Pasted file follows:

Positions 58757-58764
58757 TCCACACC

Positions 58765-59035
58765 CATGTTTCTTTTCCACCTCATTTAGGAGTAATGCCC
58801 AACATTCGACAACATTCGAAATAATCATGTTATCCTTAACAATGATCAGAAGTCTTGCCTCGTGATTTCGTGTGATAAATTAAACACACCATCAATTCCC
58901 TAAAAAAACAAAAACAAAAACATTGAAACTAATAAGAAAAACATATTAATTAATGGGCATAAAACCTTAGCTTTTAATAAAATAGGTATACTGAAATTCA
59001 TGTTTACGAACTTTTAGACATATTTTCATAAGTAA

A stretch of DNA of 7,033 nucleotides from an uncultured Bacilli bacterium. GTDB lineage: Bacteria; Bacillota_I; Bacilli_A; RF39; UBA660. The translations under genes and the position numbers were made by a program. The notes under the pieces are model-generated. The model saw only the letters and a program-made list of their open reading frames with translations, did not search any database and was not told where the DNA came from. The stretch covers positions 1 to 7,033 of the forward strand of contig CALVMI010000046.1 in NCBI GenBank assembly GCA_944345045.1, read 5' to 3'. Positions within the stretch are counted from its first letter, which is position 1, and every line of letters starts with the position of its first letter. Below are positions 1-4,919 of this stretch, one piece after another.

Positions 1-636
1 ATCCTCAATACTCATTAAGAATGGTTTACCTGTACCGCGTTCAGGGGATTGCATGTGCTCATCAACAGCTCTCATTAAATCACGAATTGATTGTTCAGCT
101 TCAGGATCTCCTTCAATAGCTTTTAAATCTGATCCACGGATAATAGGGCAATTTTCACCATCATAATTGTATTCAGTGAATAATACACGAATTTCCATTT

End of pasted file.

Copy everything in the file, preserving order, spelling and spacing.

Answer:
Positions 58757-58764
58757 TCCACACC

Positions 58765-59035
58765 CATGTTTCTTTTCCACCTCATTTAGGAGTAATGCCC
58801 AACATTCGACAACATTCGAAATAATCATGTTATCCTTAACAATGATCAGAAGTCTTGCCTCGTGATTTCGTGTGATAAATTAAACACACCATCAATTCCC
58901 TAAAAAAACAAAAACAAAAACATTGAAACTAATAAGAAAAACATATTAATTAATGGGCATAAAACCTTAGCTTTTAATAAAATAGGTATACTGAAATTCA
59001 TGTTTACGAACTTTTAGACATATTTTCATAAGTAA

A stretch of DNA of 7,033 nucleotides from an uncultured Bacilli bacterium. GTDB lineage: Bacteria; Bacillota_I; Bacilli_A; RF39; UBA660. The translations under genes and the position numbers were made by a program. The notes under the pieces are model-generated. The model saw only the letters and a program-made list of their open reading frames with translations, did not search any database and was not told where the DNA came from. The stretch covers positions 1 to 7,033 of the forward strand of contig CALVMI010000046.1 in NCBI GenBank assembly GCA_944345045.1, read 5' to 3'. Positions within the stretch are counted from its first letter, which is position 1, and every line of letters starts with the position of its first letter. Below are positions 1-4,919 of this stretch, one piece after another.

Positions 1-636
1 ATCCTCAATACTCATTAAGAATGGTTTACCTGTACCGCGTTCAGGGGATTGCATGTGCTCATCAACAGCTCTCATTAAATCACGAATTGATTGTTCAGCT
101 TCAGGATCTCCTTCAATAGCTTTTAAATCTGATCCACGGATAATAGGGCAATTTTCACCATCATAATTGTATTCAGTGAATAATACACGAATTTCCATTT